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Energizer partially successful against Duracell in comparative advertising case

Last month, the Federal Court held that Duracell had used certain of Energizer’s trademarks in a manner that was likely to depreciate the value of the goodwill attached to those trademarks, in contravention of section 22 of the Trademarks Act.

Energizer owns registered trademarks for ENERGIZER, ENERGIZER MAX, RABBIT & Design, and ENERGIZER BUNNY & Design.

Between 2014 and 2017, Duracell affixed stickers to packages of its AA and hearing aid batteries. The stickers variously read “15% longer lasting vs. Energizer on size 10, 13, and 312” [Energizer HA Sticker], “Up to 20% longer lasting vs. the bunny brand on sizes 10, 13 & 312” [Bunny Brand HA Sticker]. “Up to 15% longer lasting vs. Energizer Max” [Energizer Max AA Sticker], and “up to 15% longer lasting vs. the next leading competitive brand” [Next Leading Competitive Brand Sticker].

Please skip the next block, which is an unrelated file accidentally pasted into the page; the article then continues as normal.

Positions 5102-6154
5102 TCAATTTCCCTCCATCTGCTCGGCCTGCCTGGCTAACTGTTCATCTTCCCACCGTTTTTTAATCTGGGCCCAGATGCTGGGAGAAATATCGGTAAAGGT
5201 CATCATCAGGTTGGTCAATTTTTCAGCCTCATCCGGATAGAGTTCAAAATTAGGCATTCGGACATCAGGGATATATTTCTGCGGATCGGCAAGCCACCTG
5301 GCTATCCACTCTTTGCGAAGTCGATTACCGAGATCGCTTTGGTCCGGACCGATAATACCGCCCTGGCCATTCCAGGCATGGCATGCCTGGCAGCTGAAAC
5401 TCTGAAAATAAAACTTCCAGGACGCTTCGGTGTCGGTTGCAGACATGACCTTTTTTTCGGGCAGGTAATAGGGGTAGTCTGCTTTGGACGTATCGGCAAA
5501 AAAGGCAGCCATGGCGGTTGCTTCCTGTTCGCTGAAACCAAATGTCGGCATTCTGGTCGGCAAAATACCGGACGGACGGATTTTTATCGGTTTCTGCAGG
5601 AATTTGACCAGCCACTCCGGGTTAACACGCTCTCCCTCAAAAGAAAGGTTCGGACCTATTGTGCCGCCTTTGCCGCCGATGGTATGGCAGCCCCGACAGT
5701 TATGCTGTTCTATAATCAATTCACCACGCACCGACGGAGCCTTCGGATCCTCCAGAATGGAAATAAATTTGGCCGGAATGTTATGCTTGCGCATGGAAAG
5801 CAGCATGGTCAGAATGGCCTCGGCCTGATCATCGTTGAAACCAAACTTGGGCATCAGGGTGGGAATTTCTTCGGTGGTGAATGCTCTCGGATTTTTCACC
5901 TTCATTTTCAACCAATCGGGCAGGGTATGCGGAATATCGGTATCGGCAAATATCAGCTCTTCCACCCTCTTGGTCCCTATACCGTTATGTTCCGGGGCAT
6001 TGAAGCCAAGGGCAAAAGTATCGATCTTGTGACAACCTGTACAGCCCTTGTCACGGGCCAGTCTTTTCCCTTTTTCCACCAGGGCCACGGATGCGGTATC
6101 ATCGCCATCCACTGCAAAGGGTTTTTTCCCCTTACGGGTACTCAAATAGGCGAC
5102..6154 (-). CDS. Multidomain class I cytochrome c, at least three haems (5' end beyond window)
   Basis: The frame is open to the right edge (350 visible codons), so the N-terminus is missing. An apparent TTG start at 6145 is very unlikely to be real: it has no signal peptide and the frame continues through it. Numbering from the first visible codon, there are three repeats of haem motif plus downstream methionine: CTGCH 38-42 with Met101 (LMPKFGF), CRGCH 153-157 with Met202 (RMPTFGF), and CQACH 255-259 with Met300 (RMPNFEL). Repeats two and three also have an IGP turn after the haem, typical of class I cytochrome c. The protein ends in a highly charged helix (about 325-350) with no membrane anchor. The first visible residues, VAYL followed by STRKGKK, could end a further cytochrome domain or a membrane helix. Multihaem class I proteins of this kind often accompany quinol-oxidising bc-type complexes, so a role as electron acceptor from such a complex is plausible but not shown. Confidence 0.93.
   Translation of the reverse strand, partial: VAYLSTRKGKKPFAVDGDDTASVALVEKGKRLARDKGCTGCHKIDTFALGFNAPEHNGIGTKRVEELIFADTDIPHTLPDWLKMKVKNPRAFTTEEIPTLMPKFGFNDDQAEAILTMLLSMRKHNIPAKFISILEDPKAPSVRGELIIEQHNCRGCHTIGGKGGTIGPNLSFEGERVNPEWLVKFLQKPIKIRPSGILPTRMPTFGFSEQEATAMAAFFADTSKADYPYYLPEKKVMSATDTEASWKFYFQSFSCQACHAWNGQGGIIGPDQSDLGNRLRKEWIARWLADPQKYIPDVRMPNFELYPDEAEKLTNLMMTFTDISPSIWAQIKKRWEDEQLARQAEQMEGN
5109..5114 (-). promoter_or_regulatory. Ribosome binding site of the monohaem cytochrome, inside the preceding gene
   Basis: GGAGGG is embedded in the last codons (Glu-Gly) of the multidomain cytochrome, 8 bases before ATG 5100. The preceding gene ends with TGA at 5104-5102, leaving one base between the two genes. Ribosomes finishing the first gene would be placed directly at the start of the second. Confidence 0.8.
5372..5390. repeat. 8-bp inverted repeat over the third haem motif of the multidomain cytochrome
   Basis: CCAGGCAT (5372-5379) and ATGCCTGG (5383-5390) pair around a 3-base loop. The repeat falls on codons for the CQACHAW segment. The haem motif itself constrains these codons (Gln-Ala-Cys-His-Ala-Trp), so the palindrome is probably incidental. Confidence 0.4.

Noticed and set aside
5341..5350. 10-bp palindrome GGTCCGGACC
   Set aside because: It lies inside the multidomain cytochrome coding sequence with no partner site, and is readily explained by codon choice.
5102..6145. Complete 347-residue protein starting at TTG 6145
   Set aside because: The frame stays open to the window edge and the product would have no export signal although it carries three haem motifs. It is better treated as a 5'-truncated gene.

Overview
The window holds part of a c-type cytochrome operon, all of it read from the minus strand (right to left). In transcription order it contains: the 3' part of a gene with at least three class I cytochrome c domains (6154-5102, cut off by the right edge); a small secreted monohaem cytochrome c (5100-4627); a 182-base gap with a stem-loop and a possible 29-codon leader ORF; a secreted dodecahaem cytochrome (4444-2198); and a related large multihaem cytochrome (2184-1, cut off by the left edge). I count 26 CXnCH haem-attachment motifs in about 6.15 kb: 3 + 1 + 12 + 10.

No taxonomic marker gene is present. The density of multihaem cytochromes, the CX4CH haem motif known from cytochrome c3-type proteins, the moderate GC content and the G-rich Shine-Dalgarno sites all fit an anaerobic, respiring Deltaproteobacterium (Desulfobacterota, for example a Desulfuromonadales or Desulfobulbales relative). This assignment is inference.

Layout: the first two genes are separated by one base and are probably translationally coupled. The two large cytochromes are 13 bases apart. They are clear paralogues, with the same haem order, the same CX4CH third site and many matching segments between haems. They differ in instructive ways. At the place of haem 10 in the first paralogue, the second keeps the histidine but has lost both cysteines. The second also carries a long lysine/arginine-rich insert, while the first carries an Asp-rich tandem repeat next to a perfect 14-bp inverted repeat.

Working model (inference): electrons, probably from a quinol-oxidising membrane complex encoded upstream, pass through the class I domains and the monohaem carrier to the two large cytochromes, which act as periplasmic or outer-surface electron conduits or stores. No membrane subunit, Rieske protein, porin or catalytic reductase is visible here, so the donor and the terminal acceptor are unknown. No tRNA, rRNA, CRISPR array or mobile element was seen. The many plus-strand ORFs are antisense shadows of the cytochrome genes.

Energizer was able to show likely depreciation of goodwill in its ENERGIZER and ENERGIZER MAX trademarks as a result of the Energizer HA Sticker and the Energizer Max AA Sticker. However, the Court determined that there was insufficient linkage between Energizer’s trademarks and the Bunny Brand HA Sticker and the Next Leading Competitive Brand Sticker to support a section 22 claim.  The Court further held that the performance claims of all of the stickers were not false or misleading and therefore did not contravene sections 7(a) and 7(d) of the Trademarks Act and section 52 of the Competition Act.

Energizer was awarded a permanent injunction restraining Duracell from using the Energizer HA Sticker, the Energizer Max AA Sticker and Energizer’s trademarks on battery packages, and $179,000 in damages.

The full decision is reported here.

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